And so it ends. The 16 weeks(ish) of my Spencer-Paxson-Tries-to-Make-Me-Suck-Less-at-Climbing-and-Other-Things-Too program. I’d say it’s been a whirlwind, but really it’s been a hell of a challenge and it FEELS like it’s taken me four months to get here.

The question everyone seems to be asking me: Did it work?

Well, that depends on what the goals were. Looking back on my first post in this series, I wrote that more than any real quantifiable goal, I wanted to just suck less on my bike, and mostly on climbs. I wanted to be able to climb with my friends, not get flustered so easily when they ride so much harder than I do, and overall just enjoy group rides more. What makes a program like this interesting is that there were very few quantitative measurements. No power meters. No heart rate. No watts. All of it was mental. “How do you feel,” I would ask myself as if I were propped haphazardly on a Shrink’s couch after each ride trying to dissect what went well and what didn’t.

Best boy and training partner, Roscoe.

Basing a structured training program on feel alone is very unconventional, but we decided to do this for a couple of reasons: both Spencer and I are very cerebral and analytical thinkers, and I’m also someone who commits hard to anything. If I’m in…I’m really in, so it seemed like we would be able to see results without having massive charts and graphs and spreadsheets full of data in front of us.

We tackled this by doing a mix of high-intensity interval workouts on the trainer. Normally I’d lose my mind spinning on a trainer when I could be outdoors, but Ma Nature blessed (???) us with a crapload of lowland snow this winter so I had six weeks to really focus on the trainer and develop that base strength. These came pretty easy to me. I like routine and was able to hammer these workouts out while digesting 14 freaking seasons of Grey’s Anatomy (I’m not even joking). Before too long, the 4×4′ at 70-80% didn’t feel like death and I was able to do 2x 4×4′. Improvement! On top of the trainer, I’m do a lot of yoga and stretching so keeping mobility high was key. The last key was to embrace the winter, so I bought a splitboard and went on some great uphill adventures. Turns out going uphill on snow is way more fun than uphill on a bike… but I digress.

When all the snow finally melted and I was able to start riding again, I started checking off little milestones. Rides that were hard 4 months ago felt slightly less hard. Climbs that seemed daunting were now just a thing I could mentally handle. They were still hard, but not soul-crushingly challenging, and I considered that a massive victory. I had PRs on Strava segments that I’ve ridden hundreds of times, both up and down hill. I also noticed an unconscious change as a result of this training, too. I found myself riding with different people of different speeds and abilities. I was riding with people that weren’t on such a hammer fest. I was riding with people who just really freaking love to ride bikes. I still had occasional rips with my fast crew, but found a new joy in riding farther, longer, and for no other purpose than just to ride.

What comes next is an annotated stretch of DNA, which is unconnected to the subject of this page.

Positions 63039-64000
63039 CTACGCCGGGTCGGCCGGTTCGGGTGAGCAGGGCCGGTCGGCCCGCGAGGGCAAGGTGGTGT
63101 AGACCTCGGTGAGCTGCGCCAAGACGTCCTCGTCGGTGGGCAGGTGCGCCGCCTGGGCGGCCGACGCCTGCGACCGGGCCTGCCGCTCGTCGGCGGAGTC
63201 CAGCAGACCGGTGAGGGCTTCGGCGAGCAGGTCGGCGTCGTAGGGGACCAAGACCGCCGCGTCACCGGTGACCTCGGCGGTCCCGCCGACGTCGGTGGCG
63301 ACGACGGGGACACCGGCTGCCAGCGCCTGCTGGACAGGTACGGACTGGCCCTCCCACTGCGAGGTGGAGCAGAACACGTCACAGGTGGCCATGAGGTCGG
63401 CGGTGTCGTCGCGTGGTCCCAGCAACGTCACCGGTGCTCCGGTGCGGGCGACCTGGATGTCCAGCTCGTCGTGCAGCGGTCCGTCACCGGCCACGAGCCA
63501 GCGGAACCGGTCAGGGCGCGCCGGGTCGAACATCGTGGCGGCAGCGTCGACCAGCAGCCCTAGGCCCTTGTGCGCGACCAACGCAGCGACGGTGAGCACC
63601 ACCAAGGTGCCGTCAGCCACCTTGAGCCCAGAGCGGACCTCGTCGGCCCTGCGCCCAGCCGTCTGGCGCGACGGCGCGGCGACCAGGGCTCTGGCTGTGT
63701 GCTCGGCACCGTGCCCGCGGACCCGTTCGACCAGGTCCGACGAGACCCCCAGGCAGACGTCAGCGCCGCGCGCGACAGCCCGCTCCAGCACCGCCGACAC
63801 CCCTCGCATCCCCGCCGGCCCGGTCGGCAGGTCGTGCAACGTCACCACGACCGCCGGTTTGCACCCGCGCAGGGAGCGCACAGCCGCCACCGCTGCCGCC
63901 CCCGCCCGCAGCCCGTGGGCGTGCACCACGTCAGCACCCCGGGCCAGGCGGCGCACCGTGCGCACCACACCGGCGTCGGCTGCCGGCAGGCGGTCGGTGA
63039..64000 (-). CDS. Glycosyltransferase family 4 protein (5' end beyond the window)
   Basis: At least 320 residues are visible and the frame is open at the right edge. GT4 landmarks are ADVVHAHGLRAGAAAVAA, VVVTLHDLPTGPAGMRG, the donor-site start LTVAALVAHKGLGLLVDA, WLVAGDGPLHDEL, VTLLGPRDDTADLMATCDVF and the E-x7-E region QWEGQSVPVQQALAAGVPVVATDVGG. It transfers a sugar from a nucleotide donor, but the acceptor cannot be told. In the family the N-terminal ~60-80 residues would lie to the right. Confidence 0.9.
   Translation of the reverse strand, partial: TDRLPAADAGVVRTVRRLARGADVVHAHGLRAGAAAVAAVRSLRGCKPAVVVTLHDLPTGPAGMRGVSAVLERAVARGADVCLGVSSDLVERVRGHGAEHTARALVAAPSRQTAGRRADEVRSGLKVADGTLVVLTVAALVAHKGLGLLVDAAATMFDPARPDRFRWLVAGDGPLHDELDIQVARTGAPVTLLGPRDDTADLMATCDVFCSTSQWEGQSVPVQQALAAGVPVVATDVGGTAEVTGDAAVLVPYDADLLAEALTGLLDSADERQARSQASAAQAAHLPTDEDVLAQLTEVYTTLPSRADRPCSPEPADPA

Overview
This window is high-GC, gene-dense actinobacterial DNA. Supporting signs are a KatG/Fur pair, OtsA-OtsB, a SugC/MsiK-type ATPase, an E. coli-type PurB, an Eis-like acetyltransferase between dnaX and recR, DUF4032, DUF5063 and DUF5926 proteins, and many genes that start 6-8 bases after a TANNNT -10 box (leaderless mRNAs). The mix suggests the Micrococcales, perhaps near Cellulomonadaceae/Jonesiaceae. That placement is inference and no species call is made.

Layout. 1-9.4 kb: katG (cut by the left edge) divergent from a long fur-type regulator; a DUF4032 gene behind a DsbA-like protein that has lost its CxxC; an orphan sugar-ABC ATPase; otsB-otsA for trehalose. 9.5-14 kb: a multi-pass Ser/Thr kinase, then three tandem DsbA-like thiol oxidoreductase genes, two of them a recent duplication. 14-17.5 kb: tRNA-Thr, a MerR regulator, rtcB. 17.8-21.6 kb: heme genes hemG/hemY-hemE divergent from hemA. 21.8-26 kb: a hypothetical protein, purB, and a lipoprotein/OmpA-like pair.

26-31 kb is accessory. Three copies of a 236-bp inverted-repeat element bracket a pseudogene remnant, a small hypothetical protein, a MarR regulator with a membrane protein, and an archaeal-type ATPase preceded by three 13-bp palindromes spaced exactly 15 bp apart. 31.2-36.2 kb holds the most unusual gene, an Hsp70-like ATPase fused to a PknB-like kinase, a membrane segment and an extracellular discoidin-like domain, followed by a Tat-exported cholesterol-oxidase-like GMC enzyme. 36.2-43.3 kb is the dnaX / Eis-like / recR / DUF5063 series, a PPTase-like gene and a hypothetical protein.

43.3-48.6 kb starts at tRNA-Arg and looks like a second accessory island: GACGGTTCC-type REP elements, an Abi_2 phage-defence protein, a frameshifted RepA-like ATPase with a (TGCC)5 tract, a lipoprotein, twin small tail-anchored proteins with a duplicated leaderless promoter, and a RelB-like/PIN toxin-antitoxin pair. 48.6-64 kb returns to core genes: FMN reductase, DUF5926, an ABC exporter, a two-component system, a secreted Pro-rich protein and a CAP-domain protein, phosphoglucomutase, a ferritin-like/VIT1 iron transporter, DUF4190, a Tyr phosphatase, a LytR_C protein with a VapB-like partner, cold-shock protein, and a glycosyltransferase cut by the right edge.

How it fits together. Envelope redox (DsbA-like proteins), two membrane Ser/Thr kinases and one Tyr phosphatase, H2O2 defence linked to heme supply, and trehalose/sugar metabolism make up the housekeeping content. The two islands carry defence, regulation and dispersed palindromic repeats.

One of many “training” rides with my climbing pals.

This was perhaps the thing that helped me more than anything else, because as I found out when I rode with the fast crew, they’re still faster. I’m still off the back, though maybe slightly more within earshot of their conversations. But, whatever. My mental game had an evolution. I cared less about being right there, and more about laughing, enjoying the views, and taking bonus laps because my legs felt strong enough to do it. That! That is a victory! So when a couple of my girlfriends decided to join their own Spencer-Paxson-School-For-People-That-Can’t-Climb-Good-And-Wanna-Learn-To-Do-Other-Things-Good-Too program, I had buddies who dove into the same mentality. We trained to learn to love the hard parts more. We trained to learn to love riding with each other more. We trained to learn to just love riding more, no matter what speed we were going or how freaking steep the fire road got.

This all culminated in one of their final test rides last weekend. Spencer loosely told one of them that was training for a downhill race to go pedal her ass off and then ride some of Bellingham’s most challenging descents. This would put her in the physical hurt locker, but require a mental fortitude that it takes to win and be really freaking strong. When she messaged me about this insane route she had roughed together, I didn’t hesitate. I was in. I estimated 30 miles and around 6,000 feet of climbing. That’s 1500 feet more and 7 miles more than my biggest ride, but I felt up to the task.

Faster than me, but still so fun to chase.